'Duran Duran: Unstaged': Film Review

Courtesy of Press Here Publicity
A fine performance with a surface coat of Lynchian obfuscation

David Lynch shoots the 'Rio' boys

David Lynch has had some strange musical bedfellows over the years, but few of his partners seem more unlikely than Duran Duran, whose glamorous synth-rock falls nowhere on the spectrum between the ethereal dreaminess of his Twin Peaks mode or the industrial creepzone he has explored more recently. Paired with the aging-well '80s teen idols for an episode of the Unstaged series, he sees his job as that of an image magician, producing "a kind of live conjuring" of evocative pictures. In practice, the collaboration (shot in 2011 at the Mayan Theater for live YouTube streaming, now presented as a one-night-only theatrical event) may be the most prosaic thing Lynch has ever done, as much a footnote to his core creative output as that champagne bottle he designed a while back. The band's fans will likely make the Wednesday simulcast profitable, but only truly hardcore Lynchites need show up.

The concert itself is a fine gig for a band that has refused to become a period piece in the decades since "Hungry Like the Wolf." They were joined occasionally during the set by their current collaborator, guitarist/producer Mark Ronson, but more unexpected guests dropped by as well: My Chemical Romance's Gerard Way (whose deep red hair is the only bit of color in the grainy black-and-white image) added a nasal vocal to "Planet Earth"; star-struck Beth Ditto from Gossip, after nervously proclaiming "I can't wait to ruin your set," brought a nice tough-girl sass to "Notorious"; and Kelis reprised her guest spot on "The Man Who Stole a Leopard," off 2010's All You Need Is Now.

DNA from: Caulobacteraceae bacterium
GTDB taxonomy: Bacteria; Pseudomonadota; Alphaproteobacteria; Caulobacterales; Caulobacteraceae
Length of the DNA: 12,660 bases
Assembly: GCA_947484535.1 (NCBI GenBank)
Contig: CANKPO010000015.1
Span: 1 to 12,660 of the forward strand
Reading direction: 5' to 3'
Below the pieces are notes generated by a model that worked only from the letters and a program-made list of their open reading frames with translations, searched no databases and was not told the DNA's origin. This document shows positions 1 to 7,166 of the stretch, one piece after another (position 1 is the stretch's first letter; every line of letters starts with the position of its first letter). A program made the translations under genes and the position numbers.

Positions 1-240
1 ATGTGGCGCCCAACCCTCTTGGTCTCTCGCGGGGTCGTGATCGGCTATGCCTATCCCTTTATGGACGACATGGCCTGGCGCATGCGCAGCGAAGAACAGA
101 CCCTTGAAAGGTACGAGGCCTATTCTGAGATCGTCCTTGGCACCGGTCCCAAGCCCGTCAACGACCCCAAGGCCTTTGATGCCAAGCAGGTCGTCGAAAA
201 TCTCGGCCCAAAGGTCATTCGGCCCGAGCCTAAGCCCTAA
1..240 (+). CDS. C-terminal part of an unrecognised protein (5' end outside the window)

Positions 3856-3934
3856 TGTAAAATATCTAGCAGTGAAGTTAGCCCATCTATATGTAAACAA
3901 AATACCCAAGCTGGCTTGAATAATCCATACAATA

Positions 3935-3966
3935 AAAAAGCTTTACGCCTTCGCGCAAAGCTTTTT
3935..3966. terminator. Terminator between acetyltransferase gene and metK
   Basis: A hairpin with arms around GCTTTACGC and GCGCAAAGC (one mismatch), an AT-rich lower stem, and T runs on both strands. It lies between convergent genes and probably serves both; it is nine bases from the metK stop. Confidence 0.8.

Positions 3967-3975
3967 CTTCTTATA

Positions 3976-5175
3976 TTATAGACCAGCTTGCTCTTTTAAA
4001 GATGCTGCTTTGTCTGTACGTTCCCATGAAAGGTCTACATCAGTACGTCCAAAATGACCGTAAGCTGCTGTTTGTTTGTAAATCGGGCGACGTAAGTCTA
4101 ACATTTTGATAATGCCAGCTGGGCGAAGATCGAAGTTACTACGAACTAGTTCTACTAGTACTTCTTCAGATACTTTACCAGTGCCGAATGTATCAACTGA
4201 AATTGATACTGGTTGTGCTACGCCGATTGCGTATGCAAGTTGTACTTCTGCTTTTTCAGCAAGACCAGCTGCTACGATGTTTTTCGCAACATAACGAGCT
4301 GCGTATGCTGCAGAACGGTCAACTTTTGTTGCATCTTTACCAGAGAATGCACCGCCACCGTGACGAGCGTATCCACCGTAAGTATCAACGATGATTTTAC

Doing live-switching duties while drawing from a well of pre-shot footage, Lynch's visual contributions will often be recognizable to those who've seen his art photos, and sometimes even evoke his movies: As "Planet Earth"'s lyrics are looking for "signs of life," Lynch offers a suburban house at night, with harsh spotlights shining on drawn shades, that might be hiding Blue Velvet-worthy nightmares.

But where that combination suggests a story, most are too obvious or literal to conjure much at all. A clock's hands turn on "All You Need Is Now"; "Hungry Like the Wolf" gets a black-and-white portrait of the eponymous animal. When Simon Le Bon breaks character between songs for a joke about making a dog drink, one breathes a sigh of relief that Lynch doesn't visualize the punchline. (Actually, that sick-joke image would fit perfectly with some of Lynch's more experimental side projects.)

Occasionally, fans of both artists will spot missed opportunities. Wouldn't "Girls on Film" be an excellent showcase for Lynch's smoky, creepy nudes, for instance? But the biggest fish that got away happens when the band brings out a string section. If this were a real joint effort instead of a hired-gun affair, maybe the director could have pulled in another old pal. What would Duran Duran sound like with orchestral backing arranged by Angelo Badalamenti...?

Production companies: Asymmetrical, Magus Entertainment

Director: David Lynch

Producers: Sabrina S. Sutherland, Andrew Kelly, Michael Goldfine, Blake W. Morrison, Wendy Laister

Executive producer: Joe Killian

Director of photography: Peter Deming

Editor: Noriko Miyakawa

Music: Duran Duran

 

No rating, 112 minutes

Sept. 5, 4:40 p.m. An earlier version of this review misidentified Mark Ronson as Mick Ronson. THR regrets the error.

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